• Dope advice man, I’m a producer and I handle my beats in a similar fashion so I stay excited and avoid fatigue. I’m just starting to get into writing verses and this makes a lot of sense. Thanks for the good advice!

  • I’ve spent a little over 2 years tryna to finish writin and recordin a 16 bar verse. the first half came fairly quick and after half a year it was done. for the past 2 year’s I’ve written half verse after half verse after half verse just to have nothin I write fit no matter what I do, or what I change, and I can honestly say that after 2 years I’m still at the same spot I was 2 years ago. I’ve gotten nowhere, and I’ve told myself every year at the beginnin of the year, this’ll be the year that I establish some sorta consistency, and actually be a musician again instead of just a writer. like some how outta nowhere I’m just gonna magically be consistent, smh. things have changed for me this year, though. I actually realized that I wasn’t a “rapper”, and that I didn’t know wtf I was doin when it came to writin and recordin. this year I FINALLY quit wastin my time accomplishin nothin, and gave up rap. now I just gotta shake the constant process of randomly comin up w lyrics and wantin to write em’ down all the time. I honestly should have quit 2-3 years ago when it stopped bein fun, and started bein a debilitatin burden that constantly made me feel as low and as worthless as I could.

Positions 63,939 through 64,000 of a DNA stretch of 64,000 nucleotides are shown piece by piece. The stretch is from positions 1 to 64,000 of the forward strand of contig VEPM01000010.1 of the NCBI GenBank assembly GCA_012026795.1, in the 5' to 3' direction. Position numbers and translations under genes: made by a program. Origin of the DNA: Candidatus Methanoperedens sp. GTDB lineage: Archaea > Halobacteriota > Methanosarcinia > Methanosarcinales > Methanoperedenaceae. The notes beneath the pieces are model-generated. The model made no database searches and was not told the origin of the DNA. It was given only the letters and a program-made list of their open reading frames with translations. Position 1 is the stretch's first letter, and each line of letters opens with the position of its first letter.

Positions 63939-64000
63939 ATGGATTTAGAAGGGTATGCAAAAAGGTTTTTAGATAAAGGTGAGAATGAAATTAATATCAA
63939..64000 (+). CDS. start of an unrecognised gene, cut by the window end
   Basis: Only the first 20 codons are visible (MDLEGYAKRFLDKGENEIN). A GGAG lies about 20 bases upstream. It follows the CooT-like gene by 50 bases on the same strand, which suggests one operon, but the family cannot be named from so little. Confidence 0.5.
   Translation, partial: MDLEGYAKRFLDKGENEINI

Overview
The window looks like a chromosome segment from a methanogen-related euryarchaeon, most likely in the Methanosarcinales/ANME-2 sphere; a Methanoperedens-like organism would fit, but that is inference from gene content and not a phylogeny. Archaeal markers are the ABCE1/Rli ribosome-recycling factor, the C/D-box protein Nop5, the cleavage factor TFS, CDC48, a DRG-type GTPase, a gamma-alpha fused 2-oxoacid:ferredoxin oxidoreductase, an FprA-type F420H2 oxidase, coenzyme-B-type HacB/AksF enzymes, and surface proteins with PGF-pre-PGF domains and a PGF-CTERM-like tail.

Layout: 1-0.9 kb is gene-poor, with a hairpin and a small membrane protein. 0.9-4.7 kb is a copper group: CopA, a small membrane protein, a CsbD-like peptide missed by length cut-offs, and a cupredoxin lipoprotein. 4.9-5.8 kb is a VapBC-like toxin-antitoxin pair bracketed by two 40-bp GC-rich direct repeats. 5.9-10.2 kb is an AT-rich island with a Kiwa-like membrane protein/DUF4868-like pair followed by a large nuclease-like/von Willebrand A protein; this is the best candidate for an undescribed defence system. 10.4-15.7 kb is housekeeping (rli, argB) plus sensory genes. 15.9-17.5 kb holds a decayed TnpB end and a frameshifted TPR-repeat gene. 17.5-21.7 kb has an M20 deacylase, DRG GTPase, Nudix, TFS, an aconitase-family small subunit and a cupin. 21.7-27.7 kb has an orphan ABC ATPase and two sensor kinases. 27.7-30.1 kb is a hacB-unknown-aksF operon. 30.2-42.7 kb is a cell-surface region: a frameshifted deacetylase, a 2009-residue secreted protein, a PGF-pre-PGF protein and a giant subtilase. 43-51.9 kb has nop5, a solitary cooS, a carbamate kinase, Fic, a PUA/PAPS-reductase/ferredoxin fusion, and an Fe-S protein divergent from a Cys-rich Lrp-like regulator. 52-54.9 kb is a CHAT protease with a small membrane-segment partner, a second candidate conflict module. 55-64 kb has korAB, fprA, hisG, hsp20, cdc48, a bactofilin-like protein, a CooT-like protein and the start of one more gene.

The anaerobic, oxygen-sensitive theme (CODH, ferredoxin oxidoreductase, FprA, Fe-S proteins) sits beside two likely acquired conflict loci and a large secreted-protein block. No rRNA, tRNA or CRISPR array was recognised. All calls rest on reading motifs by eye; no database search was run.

• For me when I’m writing it’s the dope can’t help but bop to it beat ,if you don’t feel like that in the first few seconds that’s not the song to write to